It is here that he learnt from Buddha to meditate. Upali disciplined himself and took the criticisms of Buddha in his stride. Such a quality made Upali one of the finest disciplinarians Buddhist. Impressed by Buddha most of the princes decided to renounce the worldly pleasures and follow him. They agreed to give away their valuables to Upali for his dedicated service. Upali was first very pleased with his gifts. Then he realized that if the princes can give up every comfort for Buddhism then a poor person like him too could follow the same path.
However he hesitated because of his humble background. He sat at roadside and was crying to himself when Sariputra came to his aid. When Upali revealed his dilemma Sariputra said that anybody could become Buddha's disciple regardless of Casteism. Upali was ordained even before the seven princes. Moreover on Buddha's instructions the seven princes recognized Upali as the eldest one to be ordained and paid him his due respect.
His disciplinarian nature made him follow the Buddha marga strictly. Because of such nature Upali even faced a lot of problems, as he did not go down well with a lot of Buddhists. Buddha, however, regarded him highly and said that the individual who followed the precepts strictly was similar to a bright lamp. They are like the brightness and are disliked by evil, as the latter prefers darkness.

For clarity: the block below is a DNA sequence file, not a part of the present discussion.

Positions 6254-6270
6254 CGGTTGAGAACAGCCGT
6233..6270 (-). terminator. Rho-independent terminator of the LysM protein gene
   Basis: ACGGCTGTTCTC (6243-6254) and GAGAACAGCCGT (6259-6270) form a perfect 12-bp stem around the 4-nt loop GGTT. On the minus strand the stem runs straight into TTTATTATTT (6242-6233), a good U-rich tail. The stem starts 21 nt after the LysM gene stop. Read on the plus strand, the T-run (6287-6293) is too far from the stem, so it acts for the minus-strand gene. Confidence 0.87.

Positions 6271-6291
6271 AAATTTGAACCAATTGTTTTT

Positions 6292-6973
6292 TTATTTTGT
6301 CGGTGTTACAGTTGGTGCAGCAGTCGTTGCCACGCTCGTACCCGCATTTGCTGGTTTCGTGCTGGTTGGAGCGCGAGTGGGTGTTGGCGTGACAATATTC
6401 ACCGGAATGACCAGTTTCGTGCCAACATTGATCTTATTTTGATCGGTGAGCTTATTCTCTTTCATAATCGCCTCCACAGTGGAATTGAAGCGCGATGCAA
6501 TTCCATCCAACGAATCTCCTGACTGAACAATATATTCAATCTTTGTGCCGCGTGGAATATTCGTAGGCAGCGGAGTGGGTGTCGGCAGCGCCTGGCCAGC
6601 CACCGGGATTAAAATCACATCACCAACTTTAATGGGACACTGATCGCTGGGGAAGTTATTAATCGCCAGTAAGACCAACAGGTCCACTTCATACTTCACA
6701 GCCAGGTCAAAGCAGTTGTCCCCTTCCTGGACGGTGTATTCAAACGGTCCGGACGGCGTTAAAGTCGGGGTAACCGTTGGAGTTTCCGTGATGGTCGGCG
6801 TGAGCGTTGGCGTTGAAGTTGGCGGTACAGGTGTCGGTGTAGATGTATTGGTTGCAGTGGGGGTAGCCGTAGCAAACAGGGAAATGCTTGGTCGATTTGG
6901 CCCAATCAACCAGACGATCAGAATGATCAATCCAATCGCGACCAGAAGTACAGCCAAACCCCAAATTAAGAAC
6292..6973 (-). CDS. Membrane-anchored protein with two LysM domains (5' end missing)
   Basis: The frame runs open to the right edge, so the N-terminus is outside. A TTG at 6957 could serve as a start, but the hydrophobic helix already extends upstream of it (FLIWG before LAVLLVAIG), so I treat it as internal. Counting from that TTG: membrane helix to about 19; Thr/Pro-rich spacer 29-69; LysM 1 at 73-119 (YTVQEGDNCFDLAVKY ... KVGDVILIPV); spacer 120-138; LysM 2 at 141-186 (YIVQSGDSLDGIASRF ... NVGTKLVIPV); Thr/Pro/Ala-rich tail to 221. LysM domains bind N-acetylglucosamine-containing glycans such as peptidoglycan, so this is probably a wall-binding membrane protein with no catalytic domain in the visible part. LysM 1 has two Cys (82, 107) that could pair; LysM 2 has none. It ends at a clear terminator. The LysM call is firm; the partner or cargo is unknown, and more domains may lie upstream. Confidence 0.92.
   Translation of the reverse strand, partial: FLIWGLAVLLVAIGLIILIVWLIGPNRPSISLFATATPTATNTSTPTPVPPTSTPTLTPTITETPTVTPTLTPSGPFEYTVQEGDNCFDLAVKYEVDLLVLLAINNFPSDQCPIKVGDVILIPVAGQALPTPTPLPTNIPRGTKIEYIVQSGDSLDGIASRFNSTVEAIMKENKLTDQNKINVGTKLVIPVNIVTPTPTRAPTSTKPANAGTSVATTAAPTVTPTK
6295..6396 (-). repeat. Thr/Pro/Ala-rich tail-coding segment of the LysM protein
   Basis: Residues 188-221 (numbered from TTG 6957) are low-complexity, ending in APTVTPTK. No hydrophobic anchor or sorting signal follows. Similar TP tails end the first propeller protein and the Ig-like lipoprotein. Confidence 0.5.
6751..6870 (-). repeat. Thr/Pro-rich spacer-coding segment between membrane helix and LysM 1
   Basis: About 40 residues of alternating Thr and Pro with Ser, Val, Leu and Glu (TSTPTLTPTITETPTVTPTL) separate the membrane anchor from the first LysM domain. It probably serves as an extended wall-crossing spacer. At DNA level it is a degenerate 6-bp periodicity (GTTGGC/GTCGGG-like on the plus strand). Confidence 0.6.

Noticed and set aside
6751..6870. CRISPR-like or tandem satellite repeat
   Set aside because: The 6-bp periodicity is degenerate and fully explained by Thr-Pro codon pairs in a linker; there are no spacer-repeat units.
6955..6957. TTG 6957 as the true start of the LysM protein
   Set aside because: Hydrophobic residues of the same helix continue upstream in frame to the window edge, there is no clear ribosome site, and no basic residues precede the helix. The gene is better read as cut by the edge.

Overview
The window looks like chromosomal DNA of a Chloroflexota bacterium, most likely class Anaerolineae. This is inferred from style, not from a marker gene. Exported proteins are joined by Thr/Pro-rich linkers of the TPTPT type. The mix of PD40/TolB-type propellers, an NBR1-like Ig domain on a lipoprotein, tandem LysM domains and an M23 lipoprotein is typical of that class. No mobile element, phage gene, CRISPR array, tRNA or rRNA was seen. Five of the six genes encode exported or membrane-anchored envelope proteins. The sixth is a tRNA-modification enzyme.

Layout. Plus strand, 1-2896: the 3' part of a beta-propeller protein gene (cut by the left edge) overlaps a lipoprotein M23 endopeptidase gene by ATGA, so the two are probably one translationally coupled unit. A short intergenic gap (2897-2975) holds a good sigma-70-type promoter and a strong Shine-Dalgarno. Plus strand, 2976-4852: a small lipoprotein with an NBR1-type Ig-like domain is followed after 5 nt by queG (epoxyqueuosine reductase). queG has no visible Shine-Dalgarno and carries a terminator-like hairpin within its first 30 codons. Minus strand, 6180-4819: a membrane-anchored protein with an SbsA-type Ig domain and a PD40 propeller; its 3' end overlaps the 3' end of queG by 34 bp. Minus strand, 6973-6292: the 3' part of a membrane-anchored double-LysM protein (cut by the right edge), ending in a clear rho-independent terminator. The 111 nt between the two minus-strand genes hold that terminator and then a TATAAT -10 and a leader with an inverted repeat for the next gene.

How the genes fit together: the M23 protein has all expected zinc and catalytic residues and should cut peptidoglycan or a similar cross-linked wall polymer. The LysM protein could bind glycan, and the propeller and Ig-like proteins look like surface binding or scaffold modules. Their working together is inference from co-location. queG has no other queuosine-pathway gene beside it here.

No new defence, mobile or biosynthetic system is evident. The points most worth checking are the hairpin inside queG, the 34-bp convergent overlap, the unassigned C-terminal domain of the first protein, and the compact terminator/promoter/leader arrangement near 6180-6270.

Upali is also known as one of the 500 monks who had participated in the First Buddhist Council. Coming from a community, which was looked down upon Uplai proved to be the most learned Buddhist about Vinaya. His greatest achievement was that he rose above the difficulties posed by his low birth as well as the society and immortalized himself in the Buddhist history.
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